Wizard of Unknown Knowns

Page 1 of 1
There is a reason that Slavoj Zizek has been described as the most dangerous philosopher in the West. To grasp the danger, listen up, and listen close.

My seven-year-old nephew, a collector, accompanied me to the bookstore and checked if they had “the unabridged Wizard of Oz”. Yes, we do. “Wijard of Oj nikalo,” the owner yelled at his invisible assistant on the sidelines. The book was being wrapped. It was my turn.

“Do you carry books by Slavoj Zizek?”

“Slav oj, who?”

I produced a web printout. The owner stared at the mysterious consonants and the photo.

“A Russian?” he guessed. “This man, too, looks like a wijard.”

Slavoj Zizek, my Google search had enlightened me, is from Slovenia (not Russia), is a senior researcher in a tiny city called Ljubljana, and a visiting professor at more than a dozen universities in the US and Europe, where he packs auditoriums like a rock star. Many consider him ‘the Elvis of cultural theory’ or ‘the master of counterintuitive observation’. He speaks six languages and has authored more than 40 books, translated into 20 languages. His thought is heavily influenced by Lacanian psychoanalysis,
Marx and Hegel. There is nothing under the sun he has not written or talked about—opera, Hollywood, racism, terrorism, Japanese toilets, religious fundamentalism in Kansas, Antigone, Kafka, totalitarian laughter…However, his wizardry has made him unpopular in several circles. He has been called ‘the most
dangerous philosopher in the West’.

“I can’t stand too much reality,” he told me last week, when I met him in Delhi at the India International Centre. It was a bright January afternoon. Slavoj Zizek had just started lunch at the restaurant there.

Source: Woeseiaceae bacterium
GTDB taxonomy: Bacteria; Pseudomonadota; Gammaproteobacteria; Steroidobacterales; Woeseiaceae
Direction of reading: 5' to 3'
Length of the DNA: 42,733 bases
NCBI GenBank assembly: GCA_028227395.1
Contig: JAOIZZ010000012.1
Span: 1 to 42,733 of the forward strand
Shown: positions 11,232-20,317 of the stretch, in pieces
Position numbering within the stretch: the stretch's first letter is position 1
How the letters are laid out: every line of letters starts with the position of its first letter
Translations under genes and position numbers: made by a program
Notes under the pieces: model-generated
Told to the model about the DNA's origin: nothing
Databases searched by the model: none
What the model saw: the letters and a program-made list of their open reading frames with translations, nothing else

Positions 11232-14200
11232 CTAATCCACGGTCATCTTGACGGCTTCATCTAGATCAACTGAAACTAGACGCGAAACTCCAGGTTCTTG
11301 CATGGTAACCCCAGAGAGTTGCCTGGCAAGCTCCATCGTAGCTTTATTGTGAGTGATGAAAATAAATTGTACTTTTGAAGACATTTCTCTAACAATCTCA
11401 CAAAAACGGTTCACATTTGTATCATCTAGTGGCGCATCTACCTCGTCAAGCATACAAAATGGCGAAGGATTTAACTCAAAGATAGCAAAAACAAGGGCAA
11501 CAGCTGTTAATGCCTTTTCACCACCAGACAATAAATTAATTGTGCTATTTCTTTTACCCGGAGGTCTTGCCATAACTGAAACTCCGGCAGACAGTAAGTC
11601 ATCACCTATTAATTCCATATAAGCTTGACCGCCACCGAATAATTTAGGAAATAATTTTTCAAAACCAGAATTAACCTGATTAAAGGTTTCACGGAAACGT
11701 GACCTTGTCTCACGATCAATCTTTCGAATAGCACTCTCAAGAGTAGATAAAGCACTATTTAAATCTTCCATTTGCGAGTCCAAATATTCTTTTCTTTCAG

“Goulash! They have it here! Very strange,” he said. “Goulash soup reminds me of Europe. I order it everyday. And chicken with peanut sauce. Always the same thing. I am very conservative at this level… When I eat at Indian restaurants in the West, I always order chicken tikka and saag-paneer. Not rice. I hate rice. Some bread like garlic naan. And, of course, mango lassi. I like stability. So that I don’t have to think about it.”

Zizek writes two types of books. “On one hand, shorter, more engaged political books, and on the other hand, big fat theoretical books. My heart is with big fat theoretical books… I am now finishing a very long 700-page book on Hegel. Pure philosophy. My heart is there, I don’t like so much of this political work of mine. If somebody is new to my work, maybe they should read my first book, The Sublime Work of Ideology. It has many examples from popular culture as well.”